"Amazing" is one of the only words that can describe country singer Randy Travis' rendition of "Amazing Grace" at the Country Music Hall of Fame Sunday night.
Travis suffered congestive heart failure and a stroke in 2013. Sunday's performance was a rare time we've heard him sing since his famous voice went silent.
"There's nothing that's harder than a stroke," Pastor Tommy Nelson of the Denton Bible Church said in 2015. "It's tougher than a heart attack, tougher than cancer." Nelson performed a marriage ceremony between Travis and Mary Davis in March 2015. Back then, Travis was just beginning to walk slowly and communicate a little.
No one was sure if Travis would ever sing like he used to, though he said this in 2015:
"It is my prayer that, with continued healing, one day soon, I will be back on that stage exchanging music with my fans ... my friends, who with God's amazing grace, have brought me this far."
The Grammy-winning singer became a well-known name in country in the 1980s and 1990s with songs such as "Forever and Ever, Amen" and "On the Other Hand." Our Brentney Hamilton wrote a story that explains his legacy that's worth your read. Travis' life has been dotted with legal run-ins in North Texas as well as major victories like when his album Always and Forever hit the top of the Billboard charts for 43 weeks.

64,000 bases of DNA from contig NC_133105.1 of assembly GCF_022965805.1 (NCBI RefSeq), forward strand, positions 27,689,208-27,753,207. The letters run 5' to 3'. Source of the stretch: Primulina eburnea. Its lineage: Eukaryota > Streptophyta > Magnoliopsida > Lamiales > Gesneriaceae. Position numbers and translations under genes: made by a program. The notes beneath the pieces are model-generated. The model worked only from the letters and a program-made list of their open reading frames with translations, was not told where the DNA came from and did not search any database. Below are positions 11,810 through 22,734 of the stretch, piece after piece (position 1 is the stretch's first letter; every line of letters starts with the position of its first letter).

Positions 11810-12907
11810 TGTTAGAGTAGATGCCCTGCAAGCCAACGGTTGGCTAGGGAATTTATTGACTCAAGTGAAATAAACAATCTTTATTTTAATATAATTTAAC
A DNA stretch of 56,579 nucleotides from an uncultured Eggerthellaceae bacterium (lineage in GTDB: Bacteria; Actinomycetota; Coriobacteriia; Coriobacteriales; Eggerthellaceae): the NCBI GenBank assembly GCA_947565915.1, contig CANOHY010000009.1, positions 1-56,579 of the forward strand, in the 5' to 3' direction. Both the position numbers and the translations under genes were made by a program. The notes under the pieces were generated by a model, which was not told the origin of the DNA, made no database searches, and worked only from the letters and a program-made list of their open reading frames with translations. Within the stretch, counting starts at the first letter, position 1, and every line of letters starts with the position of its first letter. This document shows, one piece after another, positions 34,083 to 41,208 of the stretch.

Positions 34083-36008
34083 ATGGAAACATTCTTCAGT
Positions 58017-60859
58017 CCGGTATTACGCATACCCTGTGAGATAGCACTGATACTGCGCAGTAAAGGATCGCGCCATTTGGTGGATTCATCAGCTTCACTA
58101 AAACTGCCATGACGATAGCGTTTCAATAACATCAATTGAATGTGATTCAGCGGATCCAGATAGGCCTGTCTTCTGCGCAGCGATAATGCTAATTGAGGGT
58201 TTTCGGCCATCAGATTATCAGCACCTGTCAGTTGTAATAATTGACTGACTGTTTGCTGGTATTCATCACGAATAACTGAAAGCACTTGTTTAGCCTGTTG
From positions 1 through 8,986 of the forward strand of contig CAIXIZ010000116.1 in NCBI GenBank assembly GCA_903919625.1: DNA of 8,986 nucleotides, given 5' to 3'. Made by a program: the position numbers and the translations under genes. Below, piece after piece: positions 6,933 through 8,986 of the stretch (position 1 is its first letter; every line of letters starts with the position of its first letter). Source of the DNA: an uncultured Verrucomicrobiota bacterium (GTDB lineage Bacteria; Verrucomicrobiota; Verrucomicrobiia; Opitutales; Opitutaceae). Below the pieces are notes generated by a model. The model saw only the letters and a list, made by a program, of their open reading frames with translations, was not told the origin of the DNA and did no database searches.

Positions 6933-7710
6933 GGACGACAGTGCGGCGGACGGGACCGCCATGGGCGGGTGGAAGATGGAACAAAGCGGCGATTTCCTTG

Sunday night, Travis was inducted into the Country Music Hall of Fame and honored in Nashville, Tenn., for being the first country artist with an album that went platinum in its first year, NBC reports.
His performance of "Amazing Grace" at the event was a surprise to many.
"Randy stared death in the face, but death blinked," NBC reports his wife Davis-Travis as saying. "Today, God's proof of a miracle stands before you."
Travis was inducted into the Country Music Hall of Fame with fiddler Charlie Daniels and record producer Fred Foster, the Associated Press reports. Dolly Parton and Alan Jackson were some of the stars who offered tributes.